Nowhere else has he more clearly expressed his conception of the Rule of Faith. The Church has authority in controversies of Faith: it may forbid either the absolute assertion or the absolute denial of anything which is doubtful, but it may not command the belief of anything which has not been explicitly or by necessary consequence included in the teaching of the Church from the beginning; and for anything to be so included the evidence of the canonical Scriptures must be adduced, since they alone directly attest the teaching of the Apostolic age.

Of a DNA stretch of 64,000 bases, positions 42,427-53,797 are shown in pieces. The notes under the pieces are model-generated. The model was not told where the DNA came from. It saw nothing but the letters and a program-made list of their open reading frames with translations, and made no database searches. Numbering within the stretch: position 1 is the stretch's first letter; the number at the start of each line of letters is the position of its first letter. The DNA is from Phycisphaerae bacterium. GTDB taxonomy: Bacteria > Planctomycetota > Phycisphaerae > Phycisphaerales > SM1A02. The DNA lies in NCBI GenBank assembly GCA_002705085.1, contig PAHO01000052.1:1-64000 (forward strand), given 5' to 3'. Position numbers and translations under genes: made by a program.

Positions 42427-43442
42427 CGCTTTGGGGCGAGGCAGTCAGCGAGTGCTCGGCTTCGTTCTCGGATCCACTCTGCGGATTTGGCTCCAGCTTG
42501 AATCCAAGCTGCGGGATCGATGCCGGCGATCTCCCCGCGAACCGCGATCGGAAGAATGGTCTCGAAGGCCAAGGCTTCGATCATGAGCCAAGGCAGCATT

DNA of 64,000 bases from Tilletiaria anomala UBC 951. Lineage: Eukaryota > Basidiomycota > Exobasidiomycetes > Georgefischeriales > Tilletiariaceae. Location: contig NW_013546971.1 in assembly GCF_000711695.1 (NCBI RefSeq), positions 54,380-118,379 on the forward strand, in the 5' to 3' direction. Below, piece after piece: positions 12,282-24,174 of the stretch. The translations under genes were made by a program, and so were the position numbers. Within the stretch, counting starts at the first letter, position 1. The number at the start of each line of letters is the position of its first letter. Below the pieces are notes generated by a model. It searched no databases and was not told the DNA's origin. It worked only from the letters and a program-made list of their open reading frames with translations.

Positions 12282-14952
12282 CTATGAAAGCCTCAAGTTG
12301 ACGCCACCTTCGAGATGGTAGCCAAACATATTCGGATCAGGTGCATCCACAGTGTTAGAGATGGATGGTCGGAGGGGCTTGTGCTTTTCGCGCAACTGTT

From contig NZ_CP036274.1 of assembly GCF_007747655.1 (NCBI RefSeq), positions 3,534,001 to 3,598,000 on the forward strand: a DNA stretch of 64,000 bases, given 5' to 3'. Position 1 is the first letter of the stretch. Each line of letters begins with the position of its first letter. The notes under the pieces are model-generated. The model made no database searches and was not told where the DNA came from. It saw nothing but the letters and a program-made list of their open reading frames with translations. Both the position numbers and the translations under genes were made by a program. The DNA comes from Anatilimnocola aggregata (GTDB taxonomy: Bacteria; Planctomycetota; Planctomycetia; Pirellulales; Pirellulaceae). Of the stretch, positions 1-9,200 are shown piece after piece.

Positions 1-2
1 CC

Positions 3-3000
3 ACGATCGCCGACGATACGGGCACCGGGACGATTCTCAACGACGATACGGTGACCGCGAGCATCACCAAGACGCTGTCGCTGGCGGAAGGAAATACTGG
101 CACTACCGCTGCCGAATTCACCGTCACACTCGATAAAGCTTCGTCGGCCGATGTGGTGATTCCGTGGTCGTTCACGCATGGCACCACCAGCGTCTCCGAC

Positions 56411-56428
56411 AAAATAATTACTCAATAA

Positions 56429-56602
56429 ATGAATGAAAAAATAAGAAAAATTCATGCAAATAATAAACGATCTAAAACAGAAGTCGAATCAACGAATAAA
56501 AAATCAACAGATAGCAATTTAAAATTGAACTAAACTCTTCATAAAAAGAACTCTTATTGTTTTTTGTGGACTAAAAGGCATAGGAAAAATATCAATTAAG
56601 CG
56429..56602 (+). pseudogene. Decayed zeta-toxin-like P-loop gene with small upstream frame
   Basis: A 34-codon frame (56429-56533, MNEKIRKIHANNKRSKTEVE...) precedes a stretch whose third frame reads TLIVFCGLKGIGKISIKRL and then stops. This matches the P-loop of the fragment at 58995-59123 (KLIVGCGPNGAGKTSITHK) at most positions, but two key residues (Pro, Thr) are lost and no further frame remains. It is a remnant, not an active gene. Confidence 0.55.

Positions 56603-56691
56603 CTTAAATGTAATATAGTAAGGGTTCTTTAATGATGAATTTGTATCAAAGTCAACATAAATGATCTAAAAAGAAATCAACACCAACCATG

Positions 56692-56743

The certainty of the presence of the Body and Blood of Christ in the Eucharist he builds upon the purpose of the sacrament. It is, says St. Paul, "the communion of the Blood of Christ ... the communion of the Body of Christ," and he then illustrates these terms by a comparison with Gentile sacrifices which a Christian must avoid: "Ye cannot drink the cup of God and the cup of devils; ye cannot be partakers of the Lord's table and the table of devils." These words read together, says Thorndike, "manifestly suppose the Eucharist to be the communion of the sacrifice of Christ upon the cross." He holds that our Lord did in fact make that sacrifice when instituting the Eucharist, and commanding its continuance. "The covenant of grace, bring enacted by the sacrifice of Christ upon the cross ... is renewed in the consecration and communion of the Eucharist, whereby that sacrifice is renewed and revived unto the world's end." To speak of renewal and revival is to use strong language, from which many will shrink, but Thorndike modifies it very slightly when he says a little later, "It becomes the sacrifice of Christ upon the cross, in order to our feasting upon it." The feasting is an integral part of the sacrificial act, and he therefore leans to the conception of a change in the elements only "from the consecration to the receiving," or, as he puts it elsewhere, "in order to the use of them." Consequently "that which is done thereunto expireth, when the occasion of giving them to those for whom the Church intendeth them ceaseth." The well-known statements of Hesychius and Evagrius about the treatment of the remains of the Eucharist in their day, which he accepts without criticism at their face value, seem to him proof that this conception of the effect of consecration was then current. In one of his latest writings it appears that he held such a limitation of effect consistent with a prolonged reservation of the sacrament. "The Church," he then wrote, "ought to endeavour the celebrating of it so frequently that it may be reserved to the next communion. For in the meantime it ought to be so ready for them that pass into the other world, that they need not stay for the consecrating of it on purpose for everyone." [The Reformation of the Church of England better than that of the Council of Trent, xxxix, ยง 4. Haddan, vol. v, p. 578.] We may probably infer that he held the effect of consecration to cease only if the sacrament were perverted from its proper use or otherwise profaned. There is a change "wrought in the elements by the consecration of them into the sacrament," and that change, he thought, could be reversed. It was not a mere change of use, though a change relative to a particular use: "It is by no means to be denied that the elements are really changed, translated, turned, and converted into the Body and Blood of Christ." With a tremendous phrase he affirms that the Holy Spirit makes them such, "dwelling in them, as in his natural Body."